Tuesday, July 11, 2006

Review: The Tide Knot

The Tide Knot is the second volume in Helen Dunmore’s Ingo trilogy. The first volume, Ingo, was one of my favorites of 2005 for its original story and beautiful prose. The Tide Knot is more than a worthy successor as Dunmore complicates the plot and leaves tantalizing threads to follow in the final forthcoming volume.

Sapphire and Connor are learning to cope since the disappearance of their father, Matthew Trewhella, into the sea. Mum has moved the kids from their cottage on the cove to the bigger town of St. Pirans. Mum and Connor are doing especially well in their new environment, but Sapphire is still drawn to the sea and the world of the Mer. In fact, she is divided between the two worlds as Granny Crane, an elderly woman knowledgeable in the ways of the Earth, tells her:

  • ‘But I never knew any with the Mer blood and the human divided so equal as it is in you. Half and half you are. It must be the way the inheritance has come down to you. It weakens in one generation, and grows strong in the next.’

And Sapphire, this time, is being called to the sea for a purpose. Some of the Mer are restless and are ready to take revenge against the humans for what they have done to the world of the seas. The magical Tide Knot is destroyed and St. Pirans flooded. Sapphire has to work with the Mer to restore the tides and save her town and family. It’s a nail-biting race to the finish as Sapphire works with Faro, her brother Connor, the Keeper of the Tide Knot, Saldowr, whales, dolphins, and sharks to save not only the Earth, but also the Seas.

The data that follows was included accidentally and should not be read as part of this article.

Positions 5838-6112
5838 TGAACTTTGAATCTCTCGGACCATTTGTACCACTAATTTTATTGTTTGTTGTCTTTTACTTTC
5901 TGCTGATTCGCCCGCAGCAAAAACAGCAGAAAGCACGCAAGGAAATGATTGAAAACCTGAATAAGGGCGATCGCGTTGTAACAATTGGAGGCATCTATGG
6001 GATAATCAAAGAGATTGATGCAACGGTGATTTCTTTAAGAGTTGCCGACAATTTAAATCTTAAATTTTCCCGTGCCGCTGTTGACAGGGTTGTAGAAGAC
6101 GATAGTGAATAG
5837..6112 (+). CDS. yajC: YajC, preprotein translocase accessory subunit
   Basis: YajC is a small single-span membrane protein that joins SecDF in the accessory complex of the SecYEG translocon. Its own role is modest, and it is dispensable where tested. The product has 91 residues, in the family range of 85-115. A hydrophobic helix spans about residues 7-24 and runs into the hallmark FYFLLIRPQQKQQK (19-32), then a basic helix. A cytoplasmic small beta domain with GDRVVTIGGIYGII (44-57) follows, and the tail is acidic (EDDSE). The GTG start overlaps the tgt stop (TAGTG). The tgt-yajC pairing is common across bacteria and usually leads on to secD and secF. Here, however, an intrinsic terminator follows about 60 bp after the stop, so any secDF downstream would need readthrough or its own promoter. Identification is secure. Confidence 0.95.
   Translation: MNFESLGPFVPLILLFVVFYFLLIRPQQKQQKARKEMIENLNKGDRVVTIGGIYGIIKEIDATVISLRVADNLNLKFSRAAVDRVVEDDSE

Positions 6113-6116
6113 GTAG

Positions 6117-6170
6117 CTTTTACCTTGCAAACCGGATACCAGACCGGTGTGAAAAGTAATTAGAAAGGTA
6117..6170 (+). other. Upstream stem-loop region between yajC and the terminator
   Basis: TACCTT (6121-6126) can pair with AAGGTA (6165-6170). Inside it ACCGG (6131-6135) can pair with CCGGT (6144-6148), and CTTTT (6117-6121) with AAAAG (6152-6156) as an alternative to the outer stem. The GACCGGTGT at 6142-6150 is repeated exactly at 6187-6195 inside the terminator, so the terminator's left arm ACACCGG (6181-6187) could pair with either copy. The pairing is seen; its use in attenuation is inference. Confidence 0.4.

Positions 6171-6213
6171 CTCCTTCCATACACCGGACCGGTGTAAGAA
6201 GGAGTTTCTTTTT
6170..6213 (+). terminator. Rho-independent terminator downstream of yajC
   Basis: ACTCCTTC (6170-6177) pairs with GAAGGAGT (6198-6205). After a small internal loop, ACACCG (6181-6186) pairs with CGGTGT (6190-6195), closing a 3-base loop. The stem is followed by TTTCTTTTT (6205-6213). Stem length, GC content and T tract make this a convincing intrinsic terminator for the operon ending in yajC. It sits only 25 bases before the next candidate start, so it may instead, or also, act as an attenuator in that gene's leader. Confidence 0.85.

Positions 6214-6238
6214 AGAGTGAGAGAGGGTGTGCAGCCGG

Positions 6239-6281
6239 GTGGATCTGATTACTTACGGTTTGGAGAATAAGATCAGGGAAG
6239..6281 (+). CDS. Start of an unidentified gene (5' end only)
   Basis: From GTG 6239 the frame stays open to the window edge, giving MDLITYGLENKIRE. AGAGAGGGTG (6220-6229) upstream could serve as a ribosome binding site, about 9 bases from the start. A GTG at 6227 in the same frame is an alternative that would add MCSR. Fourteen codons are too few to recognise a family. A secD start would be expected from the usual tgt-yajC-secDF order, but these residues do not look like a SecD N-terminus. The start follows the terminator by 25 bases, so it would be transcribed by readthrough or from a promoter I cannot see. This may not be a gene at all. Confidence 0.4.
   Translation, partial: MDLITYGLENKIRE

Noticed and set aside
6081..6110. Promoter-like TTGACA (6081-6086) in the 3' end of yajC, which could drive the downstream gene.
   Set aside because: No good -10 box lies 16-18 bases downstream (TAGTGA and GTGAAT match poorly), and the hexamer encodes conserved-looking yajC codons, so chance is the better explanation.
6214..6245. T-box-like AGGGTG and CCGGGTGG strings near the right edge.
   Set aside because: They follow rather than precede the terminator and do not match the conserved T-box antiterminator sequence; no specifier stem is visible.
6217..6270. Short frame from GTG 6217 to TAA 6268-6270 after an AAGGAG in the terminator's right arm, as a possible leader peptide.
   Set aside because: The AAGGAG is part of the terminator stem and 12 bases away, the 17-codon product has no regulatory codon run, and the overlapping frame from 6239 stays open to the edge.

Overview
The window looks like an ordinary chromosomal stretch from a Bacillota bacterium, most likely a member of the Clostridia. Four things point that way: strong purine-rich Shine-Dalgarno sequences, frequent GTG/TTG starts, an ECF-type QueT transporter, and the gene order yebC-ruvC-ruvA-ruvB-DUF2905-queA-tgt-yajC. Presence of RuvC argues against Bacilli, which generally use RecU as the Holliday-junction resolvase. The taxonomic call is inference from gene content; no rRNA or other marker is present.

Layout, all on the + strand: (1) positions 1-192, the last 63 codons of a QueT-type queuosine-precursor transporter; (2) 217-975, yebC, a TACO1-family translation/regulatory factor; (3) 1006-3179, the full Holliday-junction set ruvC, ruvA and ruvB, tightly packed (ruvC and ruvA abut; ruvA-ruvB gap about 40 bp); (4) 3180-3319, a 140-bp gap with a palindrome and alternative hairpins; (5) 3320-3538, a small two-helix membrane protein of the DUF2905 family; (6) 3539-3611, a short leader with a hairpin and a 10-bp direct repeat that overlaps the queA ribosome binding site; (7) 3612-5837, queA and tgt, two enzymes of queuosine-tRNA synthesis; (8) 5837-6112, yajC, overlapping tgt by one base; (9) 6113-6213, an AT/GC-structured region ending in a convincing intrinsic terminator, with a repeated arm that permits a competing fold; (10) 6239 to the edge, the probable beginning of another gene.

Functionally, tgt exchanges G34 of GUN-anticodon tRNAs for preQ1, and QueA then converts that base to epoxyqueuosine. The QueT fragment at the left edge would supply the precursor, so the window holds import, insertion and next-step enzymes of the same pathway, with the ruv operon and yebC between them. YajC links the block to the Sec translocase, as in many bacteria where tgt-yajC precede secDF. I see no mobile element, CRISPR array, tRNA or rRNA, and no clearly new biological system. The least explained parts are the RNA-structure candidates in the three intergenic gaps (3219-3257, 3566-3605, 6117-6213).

Dunmore leaves much to look forward to in the last volume of the trilogy. Over the course of The Tide Knot, Sapphy learns some of the truth of her father’s disappearance and, most importantly, that she has a baby brother under the seas. Faro and Connor, who were previously quite competitive, grow closer while working to restore the tides. And, Connor, who has struggled successfully to remain part of the Earth, can not shake his attraction to Faro’s sister, Elvira.

U.S. readers can look forward to the August 1 publication of Ingo. I highly recommend Ingo and The Tide Knot to readers ages eight and up.